Obama's economic policies of protectionism, higher taxes on income and capital gains, anti-business labor-union rules, and massive entitlements are already on full display Europe. Obama's proposed taxes on the rich would be the second highest in the developed world, higher than Denmark and Sweden. These economic policies have already failed under Carter and in Europe and they are sure to fail again, but at least we would be more "equal" in our misery.

Thursday, September 25, 2008

KOL to the Rescue

Can the Kings of Leon solve our dependence on foreign oil? Overthinkingit.com notes that rock music quality (as judged by songs on Rolling Stone magazine's 500 Greatest Songs of All Time) is directly correlated with US Oil Production (although they had to take out Alaska to make the numbers work). We need more rock, people!

While this analysis is a great example of the old maxim that correlation doesn't prove causation (take note, Al Gore), I find the list of the greatest rock songs ridiculous. According to rock music snobs, the vast majority of great rock songs were written in the 60's and 70's. Granted, the 80's was a weak decade for rock, but the last two decades have produced rock that has rocked as much as the rock from the golden age of rock. Nirvana, Rage Against the Machine, Radiohead, the White Stripes? To quote Norm McDonald: "Ridiculous. Completely ridiculous. Can you believe these characters? Way out of line. Way out of line... You know what hurts the most is the lack of respect."

Hat tip Freakonomics.

Wednesday, September 24, 2008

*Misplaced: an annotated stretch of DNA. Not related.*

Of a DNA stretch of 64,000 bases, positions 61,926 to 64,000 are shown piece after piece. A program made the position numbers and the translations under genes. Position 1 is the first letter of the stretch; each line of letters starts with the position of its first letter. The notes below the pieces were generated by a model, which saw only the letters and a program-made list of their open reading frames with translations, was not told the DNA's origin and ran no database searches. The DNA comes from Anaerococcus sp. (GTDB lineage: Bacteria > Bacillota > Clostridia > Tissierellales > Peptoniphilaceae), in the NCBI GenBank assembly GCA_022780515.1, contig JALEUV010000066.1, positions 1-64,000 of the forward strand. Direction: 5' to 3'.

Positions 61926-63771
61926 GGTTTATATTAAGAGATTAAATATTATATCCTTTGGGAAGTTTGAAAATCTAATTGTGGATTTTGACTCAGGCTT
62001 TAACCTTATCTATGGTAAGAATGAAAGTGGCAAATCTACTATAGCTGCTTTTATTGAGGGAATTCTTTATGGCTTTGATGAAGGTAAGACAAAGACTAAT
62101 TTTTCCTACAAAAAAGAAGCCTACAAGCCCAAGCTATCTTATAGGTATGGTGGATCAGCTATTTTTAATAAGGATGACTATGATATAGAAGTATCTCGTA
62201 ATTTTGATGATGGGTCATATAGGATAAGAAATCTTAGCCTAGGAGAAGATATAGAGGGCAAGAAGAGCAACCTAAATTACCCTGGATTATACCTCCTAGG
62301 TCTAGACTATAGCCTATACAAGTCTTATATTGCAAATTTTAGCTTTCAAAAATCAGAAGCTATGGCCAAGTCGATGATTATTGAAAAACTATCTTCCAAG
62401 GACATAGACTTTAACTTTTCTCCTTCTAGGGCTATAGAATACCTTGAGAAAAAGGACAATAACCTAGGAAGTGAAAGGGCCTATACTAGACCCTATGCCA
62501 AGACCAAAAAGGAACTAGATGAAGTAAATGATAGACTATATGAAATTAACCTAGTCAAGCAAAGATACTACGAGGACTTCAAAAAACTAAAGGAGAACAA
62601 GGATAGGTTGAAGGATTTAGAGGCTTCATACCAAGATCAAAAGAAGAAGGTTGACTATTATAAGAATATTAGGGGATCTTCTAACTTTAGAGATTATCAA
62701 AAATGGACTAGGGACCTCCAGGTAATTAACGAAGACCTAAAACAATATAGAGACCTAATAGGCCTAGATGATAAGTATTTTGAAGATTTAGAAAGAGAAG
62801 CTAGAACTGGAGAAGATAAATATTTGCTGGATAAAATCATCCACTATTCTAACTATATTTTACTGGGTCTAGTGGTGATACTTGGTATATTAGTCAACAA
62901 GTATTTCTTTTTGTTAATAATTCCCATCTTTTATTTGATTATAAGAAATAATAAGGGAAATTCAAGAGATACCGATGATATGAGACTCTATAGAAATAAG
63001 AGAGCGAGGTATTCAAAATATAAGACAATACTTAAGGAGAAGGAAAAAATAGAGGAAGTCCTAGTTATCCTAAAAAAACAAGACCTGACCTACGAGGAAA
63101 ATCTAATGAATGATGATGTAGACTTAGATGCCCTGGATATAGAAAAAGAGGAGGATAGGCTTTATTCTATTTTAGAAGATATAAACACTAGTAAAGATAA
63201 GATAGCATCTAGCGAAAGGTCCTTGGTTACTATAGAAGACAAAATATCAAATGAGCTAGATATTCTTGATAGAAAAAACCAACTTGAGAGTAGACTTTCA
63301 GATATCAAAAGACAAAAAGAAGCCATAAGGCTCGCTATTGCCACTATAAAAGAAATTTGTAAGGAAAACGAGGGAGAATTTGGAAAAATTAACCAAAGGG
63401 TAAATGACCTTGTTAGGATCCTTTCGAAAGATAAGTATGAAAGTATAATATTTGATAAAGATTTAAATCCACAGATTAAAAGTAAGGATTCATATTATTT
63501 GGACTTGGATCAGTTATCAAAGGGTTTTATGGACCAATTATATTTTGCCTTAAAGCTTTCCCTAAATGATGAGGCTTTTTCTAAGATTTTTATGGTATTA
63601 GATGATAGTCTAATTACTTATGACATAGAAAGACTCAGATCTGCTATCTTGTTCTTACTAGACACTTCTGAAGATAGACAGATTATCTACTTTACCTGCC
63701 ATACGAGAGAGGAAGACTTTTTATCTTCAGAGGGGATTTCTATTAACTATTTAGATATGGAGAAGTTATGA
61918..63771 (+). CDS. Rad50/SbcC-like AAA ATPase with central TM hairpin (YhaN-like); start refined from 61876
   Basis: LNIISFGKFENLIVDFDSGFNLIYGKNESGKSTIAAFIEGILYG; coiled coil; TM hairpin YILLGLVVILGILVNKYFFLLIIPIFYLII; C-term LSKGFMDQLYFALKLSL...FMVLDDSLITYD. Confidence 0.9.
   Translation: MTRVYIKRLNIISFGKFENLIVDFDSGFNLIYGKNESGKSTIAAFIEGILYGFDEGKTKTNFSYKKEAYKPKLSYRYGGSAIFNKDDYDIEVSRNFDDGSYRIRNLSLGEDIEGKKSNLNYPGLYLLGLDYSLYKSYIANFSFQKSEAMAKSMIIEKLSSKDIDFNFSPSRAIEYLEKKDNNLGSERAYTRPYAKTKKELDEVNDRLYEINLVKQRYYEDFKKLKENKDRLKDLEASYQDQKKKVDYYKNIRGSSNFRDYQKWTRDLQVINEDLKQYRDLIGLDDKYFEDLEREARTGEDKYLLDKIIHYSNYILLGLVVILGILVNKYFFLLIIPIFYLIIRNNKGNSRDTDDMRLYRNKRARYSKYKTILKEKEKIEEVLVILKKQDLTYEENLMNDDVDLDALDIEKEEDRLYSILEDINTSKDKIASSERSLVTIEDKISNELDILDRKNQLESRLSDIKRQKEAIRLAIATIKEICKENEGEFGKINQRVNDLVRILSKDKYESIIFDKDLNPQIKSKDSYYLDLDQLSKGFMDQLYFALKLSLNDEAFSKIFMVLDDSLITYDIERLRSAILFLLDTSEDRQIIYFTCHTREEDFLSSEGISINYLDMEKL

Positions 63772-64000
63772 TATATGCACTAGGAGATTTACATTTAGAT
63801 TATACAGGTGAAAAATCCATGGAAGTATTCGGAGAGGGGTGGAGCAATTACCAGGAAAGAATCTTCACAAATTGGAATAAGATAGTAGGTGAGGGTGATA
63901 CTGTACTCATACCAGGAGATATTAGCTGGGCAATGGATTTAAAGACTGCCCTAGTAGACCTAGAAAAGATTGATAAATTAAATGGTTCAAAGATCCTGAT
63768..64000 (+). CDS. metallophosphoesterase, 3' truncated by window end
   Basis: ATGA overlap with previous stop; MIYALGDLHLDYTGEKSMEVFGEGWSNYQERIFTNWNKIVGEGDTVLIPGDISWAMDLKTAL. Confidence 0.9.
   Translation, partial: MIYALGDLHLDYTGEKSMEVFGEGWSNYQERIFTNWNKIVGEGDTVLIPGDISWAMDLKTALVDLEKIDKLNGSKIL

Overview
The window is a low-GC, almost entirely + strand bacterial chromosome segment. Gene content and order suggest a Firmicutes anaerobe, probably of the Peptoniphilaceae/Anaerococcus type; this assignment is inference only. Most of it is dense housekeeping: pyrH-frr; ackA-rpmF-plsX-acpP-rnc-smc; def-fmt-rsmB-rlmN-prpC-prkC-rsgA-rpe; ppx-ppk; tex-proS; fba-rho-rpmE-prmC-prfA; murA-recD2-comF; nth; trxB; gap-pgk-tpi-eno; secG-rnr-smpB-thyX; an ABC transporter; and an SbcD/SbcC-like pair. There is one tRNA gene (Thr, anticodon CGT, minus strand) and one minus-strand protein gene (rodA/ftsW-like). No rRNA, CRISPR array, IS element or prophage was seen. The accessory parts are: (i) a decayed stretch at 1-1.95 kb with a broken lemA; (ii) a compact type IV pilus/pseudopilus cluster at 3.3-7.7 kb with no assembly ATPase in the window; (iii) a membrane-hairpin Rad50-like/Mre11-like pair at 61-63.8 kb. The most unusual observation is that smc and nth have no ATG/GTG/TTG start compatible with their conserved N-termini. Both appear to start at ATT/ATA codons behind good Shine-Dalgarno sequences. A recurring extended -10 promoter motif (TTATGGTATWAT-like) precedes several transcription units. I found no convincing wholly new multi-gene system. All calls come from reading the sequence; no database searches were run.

What a Mess

Congress is right to question the Treasury Department's proposed $700 billion bailout. However, politicians are obstructing the bill for very different reasons. Liberals see a golden opportunity to socialize a large part of our financial system and will dig in their heels in order to increase government control and limit the free market. Conservatives are concerned at the size of the government's investment, they wonder if it will work, and they fear increased regulation will do long term damage to the economy.

Most people seem to agree that something needs to be done to stabilize our banks and avoid a massive pull back of credit that would trigger a recession. Why bail them out for their poor lending decisions? For one, ignore the "Wall Street vs. Main Street" rhetoric. Wall Street includes your retirement portfolio. It includes your chances to get a loan and your company's need for investment to fuel growth. In addition, the government bears much responsibility for the sub-prime meltdown. Beginning in the Clinton Administration, banks were pressured and cajoled into giving mortages to people who were being "discriminated against" for their poor credit. To encourage this irresponsible lending, the government backed these loans. This divorced the bankers from the risk of these loans and they went a little crazy (and they made a lot of money). Other people got in, issuing the loans and then packaging and selling them. Add super low interest rates and you get a huge problem. And I'm not a politician so I can say this: the borrowers who aren't paying back their loans bear a good chunk of blame too.

Normally, Republicans are for deregulation, which is allowing Democrats to dominate the narrative of this crisis, claiming that Republican deregulation caused the problems. Their solution? You guessed it, mega-regulation. In fact, the opposite is true in this case. Recognizing that government, not free markets, was screwing up Fannie Mae and Freddie Mac, Republicans, including President Bush, pushed for more regulation. The recognized that if the government was on the hook if the loans went bad, they shouldn't have risky portfolios. Unfortunately, powerful Democrats stood in their way, including the four senators receiving the most campaign cash from Fannie and Freddie - Chris Dodd, John Kerry, Barack Obama, and Hillary Clinton. The Democrats and the media are now working overtime to rewrite history.

So what to do? Keep in mind, this isn't a give-away. The taxpayers get something for their money, and as the economy recovers, they could actually make money on this deal. Maybe. The government helped cause the problem, they should help solve it. As the Congress and the President work out a compromise, it would be nice if they considered these thoughts from Donald Luskin at NRO: